The UK’s Board of Trade launches a new report – Global Britain, Local Jobs

This week, the UK’s Board of Trade has released its first report “Global Britain, Local Jobs”. While not official government policy, this is the first in a series of reports from the group expected this year. It recommends a series of policy fixes to unlock the UK's full exporting potential and propel a trade-led, jobs-led recovery from Covid-19. This includes:

  • Boosting the UK's role as a global hub for services and digital trade
  • Pursuing new trade deals with large and fast-growing economies beyond Europe, particularly in the Indo-Pacific.
  • Greater support to help businesses internationalise, and adopt new export targets
  • Championing the case for free trade to achieve the government’s ‘Global Britain’ vision and help level up the British economy.

The report suggests the UK needs to strengthen trade ties with faster growing nations outside Europe, with 65% of the world's middle classes set to be in the Asia-Pacific by 2030 and nearly 90% of world growth expected to be outside the EU in the next five years. More importantly, it recognizes the role of digital trade in harnessing these opportunities.

The COVID-19 pandemic has accelerated the rising trend of digital technologies and amplified the opportunities for non-physical trade. The UK has what it takes to ride this technological wave as it is already a world-leader in digital trade. The country is the fifth largest global exporter of digital tech services and ranked third (only behind the US and China) for venture capital investment in tech companies in 2019. Domestically it is a key growth sector – growing over 4 times faster than the overall economy between 2018 and 2019, contributing £150 billion to the UK economy in 2019 and supporting 1.6 million jobs.

It also suggests there is a need to address a risk of regulatory divergence-accelerated by the pace of global change-that could create new trade barriers. The UK is endeavouring to reduce the risk of digital fragmentation through its FTA programme.  techUK welcomed the agreement with Japan where the UK agreed a ban on data localisation, which is saving British businesses from the extra cost of setting up servers in Japan.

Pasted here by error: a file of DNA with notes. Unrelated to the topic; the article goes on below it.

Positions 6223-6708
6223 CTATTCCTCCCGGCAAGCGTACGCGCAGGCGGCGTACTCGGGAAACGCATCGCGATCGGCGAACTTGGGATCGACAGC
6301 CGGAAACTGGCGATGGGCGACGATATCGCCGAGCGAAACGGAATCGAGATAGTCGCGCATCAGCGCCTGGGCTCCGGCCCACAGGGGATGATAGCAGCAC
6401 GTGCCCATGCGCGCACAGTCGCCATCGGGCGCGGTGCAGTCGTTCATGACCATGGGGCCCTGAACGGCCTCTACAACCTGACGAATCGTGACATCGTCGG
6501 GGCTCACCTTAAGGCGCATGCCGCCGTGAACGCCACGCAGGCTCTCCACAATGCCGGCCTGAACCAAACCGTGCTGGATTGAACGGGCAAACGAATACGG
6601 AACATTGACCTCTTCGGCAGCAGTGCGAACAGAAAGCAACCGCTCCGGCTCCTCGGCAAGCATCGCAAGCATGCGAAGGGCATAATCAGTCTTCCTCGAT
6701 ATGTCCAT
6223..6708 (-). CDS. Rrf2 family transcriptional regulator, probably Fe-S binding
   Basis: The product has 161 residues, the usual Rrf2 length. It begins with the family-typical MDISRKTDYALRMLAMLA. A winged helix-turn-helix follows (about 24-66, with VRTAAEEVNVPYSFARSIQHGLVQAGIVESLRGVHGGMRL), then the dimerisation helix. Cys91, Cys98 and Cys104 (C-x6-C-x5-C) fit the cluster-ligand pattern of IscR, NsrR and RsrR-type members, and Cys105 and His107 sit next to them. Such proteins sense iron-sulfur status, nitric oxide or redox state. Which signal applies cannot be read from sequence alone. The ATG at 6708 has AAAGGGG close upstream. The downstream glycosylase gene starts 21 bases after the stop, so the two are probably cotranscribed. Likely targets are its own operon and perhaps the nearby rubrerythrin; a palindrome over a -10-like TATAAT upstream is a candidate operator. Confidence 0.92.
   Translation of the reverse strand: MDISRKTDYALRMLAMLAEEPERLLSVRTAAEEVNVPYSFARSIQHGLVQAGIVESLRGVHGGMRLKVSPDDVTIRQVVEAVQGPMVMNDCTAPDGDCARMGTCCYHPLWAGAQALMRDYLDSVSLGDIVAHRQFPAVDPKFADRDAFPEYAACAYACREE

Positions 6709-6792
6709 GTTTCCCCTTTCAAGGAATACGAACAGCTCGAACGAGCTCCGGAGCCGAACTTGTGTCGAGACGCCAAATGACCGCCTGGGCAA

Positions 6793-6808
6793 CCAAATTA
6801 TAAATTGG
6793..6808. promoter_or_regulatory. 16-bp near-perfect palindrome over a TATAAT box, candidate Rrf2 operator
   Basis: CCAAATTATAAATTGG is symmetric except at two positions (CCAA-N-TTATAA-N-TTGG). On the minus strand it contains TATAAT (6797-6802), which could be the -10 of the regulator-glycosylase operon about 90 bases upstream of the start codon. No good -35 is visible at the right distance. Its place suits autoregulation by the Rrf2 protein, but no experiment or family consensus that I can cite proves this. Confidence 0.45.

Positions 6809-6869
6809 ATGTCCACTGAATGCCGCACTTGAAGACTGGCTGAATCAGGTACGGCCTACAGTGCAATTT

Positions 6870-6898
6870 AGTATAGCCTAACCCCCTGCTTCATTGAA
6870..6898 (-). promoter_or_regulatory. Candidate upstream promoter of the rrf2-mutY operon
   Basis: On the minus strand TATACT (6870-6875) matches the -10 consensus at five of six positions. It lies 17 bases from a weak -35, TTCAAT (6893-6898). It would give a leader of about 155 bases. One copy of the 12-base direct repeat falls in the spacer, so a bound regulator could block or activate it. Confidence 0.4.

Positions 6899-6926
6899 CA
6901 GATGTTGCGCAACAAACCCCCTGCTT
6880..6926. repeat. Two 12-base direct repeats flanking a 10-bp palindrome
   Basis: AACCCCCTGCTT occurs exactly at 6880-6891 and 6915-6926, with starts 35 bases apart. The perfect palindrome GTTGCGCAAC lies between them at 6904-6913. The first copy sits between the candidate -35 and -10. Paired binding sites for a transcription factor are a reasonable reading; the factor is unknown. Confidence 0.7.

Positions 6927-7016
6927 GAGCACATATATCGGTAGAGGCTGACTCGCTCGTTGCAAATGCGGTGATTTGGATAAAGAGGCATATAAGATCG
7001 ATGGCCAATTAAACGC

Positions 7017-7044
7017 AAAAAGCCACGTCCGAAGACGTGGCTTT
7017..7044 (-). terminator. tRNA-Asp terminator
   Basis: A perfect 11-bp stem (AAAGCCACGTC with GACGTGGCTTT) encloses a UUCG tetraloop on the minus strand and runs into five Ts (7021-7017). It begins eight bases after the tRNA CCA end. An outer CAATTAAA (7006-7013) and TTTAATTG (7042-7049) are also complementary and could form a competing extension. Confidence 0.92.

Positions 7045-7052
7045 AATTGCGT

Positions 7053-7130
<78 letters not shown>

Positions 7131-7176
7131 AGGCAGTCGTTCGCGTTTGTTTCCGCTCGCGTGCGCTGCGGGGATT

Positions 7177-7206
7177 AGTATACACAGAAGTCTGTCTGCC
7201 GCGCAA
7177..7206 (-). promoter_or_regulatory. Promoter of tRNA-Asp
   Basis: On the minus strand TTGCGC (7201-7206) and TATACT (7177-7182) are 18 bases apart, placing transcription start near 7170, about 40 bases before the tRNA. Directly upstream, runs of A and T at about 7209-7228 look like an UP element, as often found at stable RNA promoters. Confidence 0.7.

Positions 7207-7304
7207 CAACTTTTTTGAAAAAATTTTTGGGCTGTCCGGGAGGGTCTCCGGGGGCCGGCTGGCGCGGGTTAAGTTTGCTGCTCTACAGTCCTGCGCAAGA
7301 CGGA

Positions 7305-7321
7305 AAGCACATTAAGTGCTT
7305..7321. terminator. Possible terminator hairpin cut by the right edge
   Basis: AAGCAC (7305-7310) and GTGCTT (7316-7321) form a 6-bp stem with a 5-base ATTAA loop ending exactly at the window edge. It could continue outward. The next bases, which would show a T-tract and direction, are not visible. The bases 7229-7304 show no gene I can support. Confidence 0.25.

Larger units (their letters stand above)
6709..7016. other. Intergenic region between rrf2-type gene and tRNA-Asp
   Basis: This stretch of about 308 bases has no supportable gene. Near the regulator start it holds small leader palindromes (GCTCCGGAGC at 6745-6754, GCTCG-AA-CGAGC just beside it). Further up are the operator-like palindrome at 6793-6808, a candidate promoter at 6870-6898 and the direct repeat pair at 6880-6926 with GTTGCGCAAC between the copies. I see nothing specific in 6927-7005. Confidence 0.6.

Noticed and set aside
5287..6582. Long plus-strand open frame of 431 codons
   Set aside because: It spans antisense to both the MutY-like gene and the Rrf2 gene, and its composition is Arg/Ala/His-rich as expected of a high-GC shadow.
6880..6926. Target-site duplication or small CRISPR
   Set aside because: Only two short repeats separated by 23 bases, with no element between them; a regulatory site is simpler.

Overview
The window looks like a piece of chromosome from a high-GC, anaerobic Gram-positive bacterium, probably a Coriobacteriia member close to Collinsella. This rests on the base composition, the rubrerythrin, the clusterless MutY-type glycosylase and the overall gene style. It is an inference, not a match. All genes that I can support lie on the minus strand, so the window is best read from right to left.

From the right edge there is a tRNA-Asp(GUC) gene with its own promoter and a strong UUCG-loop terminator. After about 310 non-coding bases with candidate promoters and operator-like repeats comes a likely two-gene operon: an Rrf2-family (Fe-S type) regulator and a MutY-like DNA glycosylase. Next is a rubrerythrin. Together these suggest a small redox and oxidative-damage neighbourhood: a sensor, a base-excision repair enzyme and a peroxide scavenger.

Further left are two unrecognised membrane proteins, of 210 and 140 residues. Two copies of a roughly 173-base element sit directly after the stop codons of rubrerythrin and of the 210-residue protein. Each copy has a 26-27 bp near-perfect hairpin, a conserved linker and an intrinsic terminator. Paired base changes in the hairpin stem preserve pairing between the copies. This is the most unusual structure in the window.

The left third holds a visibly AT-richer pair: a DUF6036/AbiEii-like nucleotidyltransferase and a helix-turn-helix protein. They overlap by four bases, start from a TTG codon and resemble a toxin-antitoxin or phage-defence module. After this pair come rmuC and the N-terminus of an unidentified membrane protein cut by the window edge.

The report further recommends that the UK consistently reduces trade barriers through bilateral negotiations by removing market access barriers for the industries of the future by pursuing ambitious data provisions in FTAs and other bilateral agreements, such as a Digital Economy Agreement with Singapore.

Furthermore, the UK should lead the charge for a more modern, fair and green WTO by working with like-minded allies to unlock the growth potential of services, digital and green trade.

 

Jana Psarska

Jana Psarska

Policy Manager | International Trade, techUK

Jana is techUK’s Programme Manager for International Trade.

 

She supports techUK members in navigating international markets, including market access and regulatory challenges, and assists the tech sector in taking full advantage of UK’s trade deals. Her responsibilities also include driving the UK digital trade policy agenda. Jana is committed to promoting UK digital trade by engaging businesses, UK government and international partners.

 

Jana has several years of experience in trade promotion, public policy, and providing strategic advice on international expansion strategy to companies across a variety of sectors. Prior to techUK, she worked for the Department for International Trade, helping UK SMEs expand abroad.

 

She holds a MA in International Political Economy from King’s College London.

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Sabina Ciofu

Sabina Ciofu

Head of EU and Trade Policy , techUK

Sabina leads techUK's international policy and engagement. Based in Brussels, she manages our EU policy priorities as well as our international trade agenda.

Sabina leads techUK’s engagement with the European Union institutions, as well as the EU Member States. Outside of the EU, her work is focused on key trade partners, such as the USA and Japan, as well as key international organisations, such as the WTO and the OECD. Previously, she worked as Policy Advisor in the European Parliament for almost a decade, where she specialised in tech regulation, international trade and EU-US relations.

Sabina is the founder of the Gentlewomen’s Club, co-organiser of the Young Professionals in Digital Policy and a member of the World Economic Forum’s Global Shapers Community, where she has led several youth civic engagement and gender equality projects.

She holds an MA in War Studies from King’s College London and a BA in Classics from the University of Cambridge.

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